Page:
GREG GUTFELD, CO-HOST: Yeah, I thought that, too. I love how everyone on both sides, not the Judge, of course -- they know how strongly they feel about somebody that they never heard of about two weeks ago. But I do know one person that did know him, Andy Leavey. Andy Leavey who works here at Fox News, actually launched a satirical newspaper with Gorsuch back in Columbia in the late 80s. And he has got to be pretty sad to be Andy Leavey, because you got to think how woefully underachieved you are in your life, that he is going to be Supreme Court justice. And you are the red-eye ombudsman, and have been the red-eye ombudsman for almost 10 years. By the way, it is an influential position, I might add. But it is no Supreme Court Justice.

PERINO: We love our Andy Leavey.


GUTFELD: I think Gorsuch a cat guy like Andy. What is it like to -- it is kind of weird if you went to college with the Supreme Court justice, like you know he was a partier. Did you do crazy things together? I don't know. I would be curious to find out, Andy.


GUTFELD: He is going to be on Tucker tonight.


GUTFELD: There is a little plug.

PERINO: There you go, benefits for having those connections. I worked with him at the department of justice. But I don't think he would remember me, because he, Juan, didn't have to work that hard to get confirmed to the 10th circuit because it was done unanimously.

JUAN WILLIAMS, CO-HOST: Yeah. So it wasn't a big effort.


PERINO: It was effort. It was a package.

WILLIAMS: Yeah. I think back to college days, I think it was Ginsburg who got knocked out because he was smoking dope.


WILLIAMS: But now, I don't think that is going to knock out Gorsuch.


WILLIAMS: You can't tell.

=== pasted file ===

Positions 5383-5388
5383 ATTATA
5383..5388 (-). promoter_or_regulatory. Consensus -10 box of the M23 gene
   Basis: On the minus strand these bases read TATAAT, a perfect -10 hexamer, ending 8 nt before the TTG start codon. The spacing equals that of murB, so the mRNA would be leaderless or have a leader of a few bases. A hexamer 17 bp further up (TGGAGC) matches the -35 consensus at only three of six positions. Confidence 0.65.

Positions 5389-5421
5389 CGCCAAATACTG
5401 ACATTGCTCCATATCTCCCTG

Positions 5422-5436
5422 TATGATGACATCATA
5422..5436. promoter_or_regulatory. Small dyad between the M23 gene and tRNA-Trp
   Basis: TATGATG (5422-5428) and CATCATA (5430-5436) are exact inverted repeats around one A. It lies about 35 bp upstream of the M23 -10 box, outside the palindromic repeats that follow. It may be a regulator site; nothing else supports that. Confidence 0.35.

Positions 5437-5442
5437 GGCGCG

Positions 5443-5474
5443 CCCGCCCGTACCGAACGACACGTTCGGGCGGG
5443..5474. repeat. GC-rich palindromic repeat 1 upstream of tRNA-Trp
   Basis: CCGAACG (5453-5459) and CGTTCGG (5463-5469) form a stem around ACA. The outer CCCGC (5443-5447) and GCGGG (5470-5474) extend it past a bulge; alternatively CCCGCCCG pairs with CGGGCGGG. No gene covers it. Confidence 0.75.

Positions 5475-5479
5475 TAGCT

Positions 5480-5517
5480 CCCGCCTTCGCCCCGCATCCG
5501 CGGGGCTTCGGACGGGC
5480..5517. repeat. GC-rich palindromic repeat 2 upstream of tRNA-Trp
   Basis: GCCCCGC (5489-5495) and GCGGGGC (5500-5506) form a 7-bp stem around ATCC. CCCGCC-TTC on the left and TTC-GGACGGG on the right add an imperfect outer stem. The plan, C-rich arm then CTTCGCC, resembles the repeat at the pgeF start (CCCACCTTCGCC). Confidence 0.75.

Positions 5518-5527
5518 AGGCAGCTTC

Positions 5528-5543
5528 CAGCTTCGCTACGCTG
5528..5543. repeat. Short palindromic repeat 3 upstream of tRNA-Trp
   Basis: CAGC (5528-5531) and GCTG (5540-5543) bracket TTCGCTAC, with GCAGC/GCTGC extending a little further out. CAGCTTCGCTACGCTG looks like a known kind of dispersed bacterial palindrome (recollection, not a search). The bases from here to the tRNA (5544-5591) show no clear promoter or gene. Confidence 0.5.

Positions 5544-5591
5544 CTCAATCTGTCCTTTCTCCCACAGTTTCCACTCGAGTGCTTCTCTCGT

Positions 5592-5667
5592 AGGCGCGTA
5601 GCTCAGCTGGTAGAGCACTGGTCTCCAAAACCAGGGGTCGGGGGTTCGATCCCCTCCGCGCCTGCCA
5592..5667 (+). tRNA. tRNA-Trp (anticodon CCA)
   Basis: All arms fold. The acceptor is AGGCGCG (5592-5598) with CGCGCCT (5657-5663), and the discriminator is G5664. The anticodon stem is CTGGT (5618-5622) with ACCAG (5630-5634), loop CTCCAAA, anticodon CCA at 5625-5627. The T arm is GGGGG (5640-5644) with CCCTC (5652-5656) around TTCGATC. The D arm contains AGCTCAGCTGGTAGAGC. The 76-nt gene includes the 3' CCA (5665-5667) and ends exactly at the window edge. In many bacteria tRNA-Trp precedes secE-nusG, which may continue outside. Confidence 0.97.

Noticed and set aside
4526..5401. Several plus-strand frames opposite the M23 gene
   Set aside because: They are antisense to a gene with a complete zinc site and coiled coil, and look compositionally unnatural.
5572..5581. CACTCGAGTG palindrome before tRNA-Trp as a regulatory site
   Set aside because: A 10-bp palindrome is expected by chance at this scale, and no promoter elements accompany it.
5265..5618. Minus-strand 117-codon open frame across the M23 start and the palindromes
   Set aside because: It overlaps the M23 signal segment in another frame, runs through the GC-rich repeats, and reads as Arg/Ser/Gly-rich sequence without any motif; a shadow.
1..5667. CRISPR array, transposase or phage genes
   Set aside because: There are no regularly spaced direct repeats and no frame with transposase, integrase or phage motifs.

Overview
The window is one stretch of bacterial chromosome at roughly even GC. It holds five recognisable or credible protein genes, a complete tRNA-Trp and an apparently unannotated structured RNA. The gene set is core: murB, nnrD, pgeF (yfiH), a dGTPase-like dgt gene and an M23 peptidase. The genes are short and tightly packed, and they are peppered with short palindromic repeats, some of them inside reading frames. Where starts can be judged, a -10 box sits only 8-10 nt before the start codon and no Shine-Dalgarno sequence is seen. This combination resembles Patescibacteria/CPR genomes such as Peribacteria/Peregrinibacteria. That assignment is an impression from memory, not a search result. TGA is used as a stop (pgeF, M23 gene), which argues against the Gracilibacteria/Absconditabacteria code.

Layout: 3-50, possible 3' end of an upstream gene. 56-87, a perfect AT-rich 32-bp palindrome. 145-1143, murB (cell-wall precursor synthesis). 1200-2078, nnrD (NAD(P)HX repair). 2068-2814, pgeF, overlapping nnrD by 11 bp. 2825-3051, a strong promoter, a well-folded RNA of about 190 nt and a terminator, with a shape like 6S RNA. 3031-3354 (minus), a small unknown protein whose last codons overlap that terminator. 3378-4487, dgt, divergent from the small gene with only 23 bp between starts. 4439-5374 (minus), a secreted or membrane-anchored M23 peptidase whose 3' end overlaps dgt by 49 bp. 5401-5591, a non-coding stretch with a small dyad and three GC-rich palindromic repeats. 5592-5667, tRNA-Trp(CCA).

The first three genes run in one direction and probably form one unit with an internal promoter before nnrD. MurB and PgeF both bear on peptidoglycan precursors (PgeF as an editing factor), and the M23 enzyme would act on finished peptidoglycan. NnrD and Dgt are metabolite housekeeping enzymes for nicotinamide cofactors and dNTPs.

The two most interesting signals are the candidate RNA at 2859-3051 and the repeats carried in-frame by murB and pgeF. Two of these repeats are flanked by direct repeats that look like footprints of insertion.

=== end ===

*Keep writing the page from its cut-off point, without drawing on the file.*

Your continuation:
GUTFELD: You can't tell.

WILLIAMS: You can't tell. Usually, it is sex that gets people in trouble.

PERINO: All right.

GUTFELD: Tell me about it, Juan.

WILLIAMS: But I would say this, I just think -- I think there is a big fight coming. And I don't think there is any way to stop it. And yes, if you define qualifications in terms of Judge Gorsuch's education and clerkships with Byron White and Justice Kennedy, oh, no problem. And then, you heard everybody say well, it is basically one for one, Gorsuch versus Scalia. It doesn't change the balance. Wait a second, what about this man, Merrick Garland?


WILLIAMS: So imminently qualified, the top in the D.C. circuit, the second highest court in the country, everybody, Republicans said he was imminently qualified, expected that he would be.

GUTFELD: But the Dems would have done the same thing.


WILLIAMS: You are playing tit for tat.

GUTFELD: Of course.


PERINO: . about the president is leaving in nine months.

WILLIAMS: No, there is not because remember Kennedy was confirmed in the last year of Reagan.

PERINO: I don't remember that.

GUTFELD: The lesson is only the Democrats get their way and the Republicans have to be upset. Because that's the way it has always been. Now, the charges have been reversed in 2017. And the Republicans, they are acting very normal, this is what you do.

PERINO: Well, interestingly, I think they made a good strategic choice in having former Senator Kelly Ayotte of New Hampshire because she has good relationships with all the senators, she was there six years. She lost her race in November. And now, she'll be, Eric, his guide as he goes through the confirmation process.

BOLLING: I love watching the Democrats squirm, and the best squirm is when they say oh, we need 60 votes, don't dare use the nuclear option. The only reason the nuclear option is on the table is because of Harry Reid.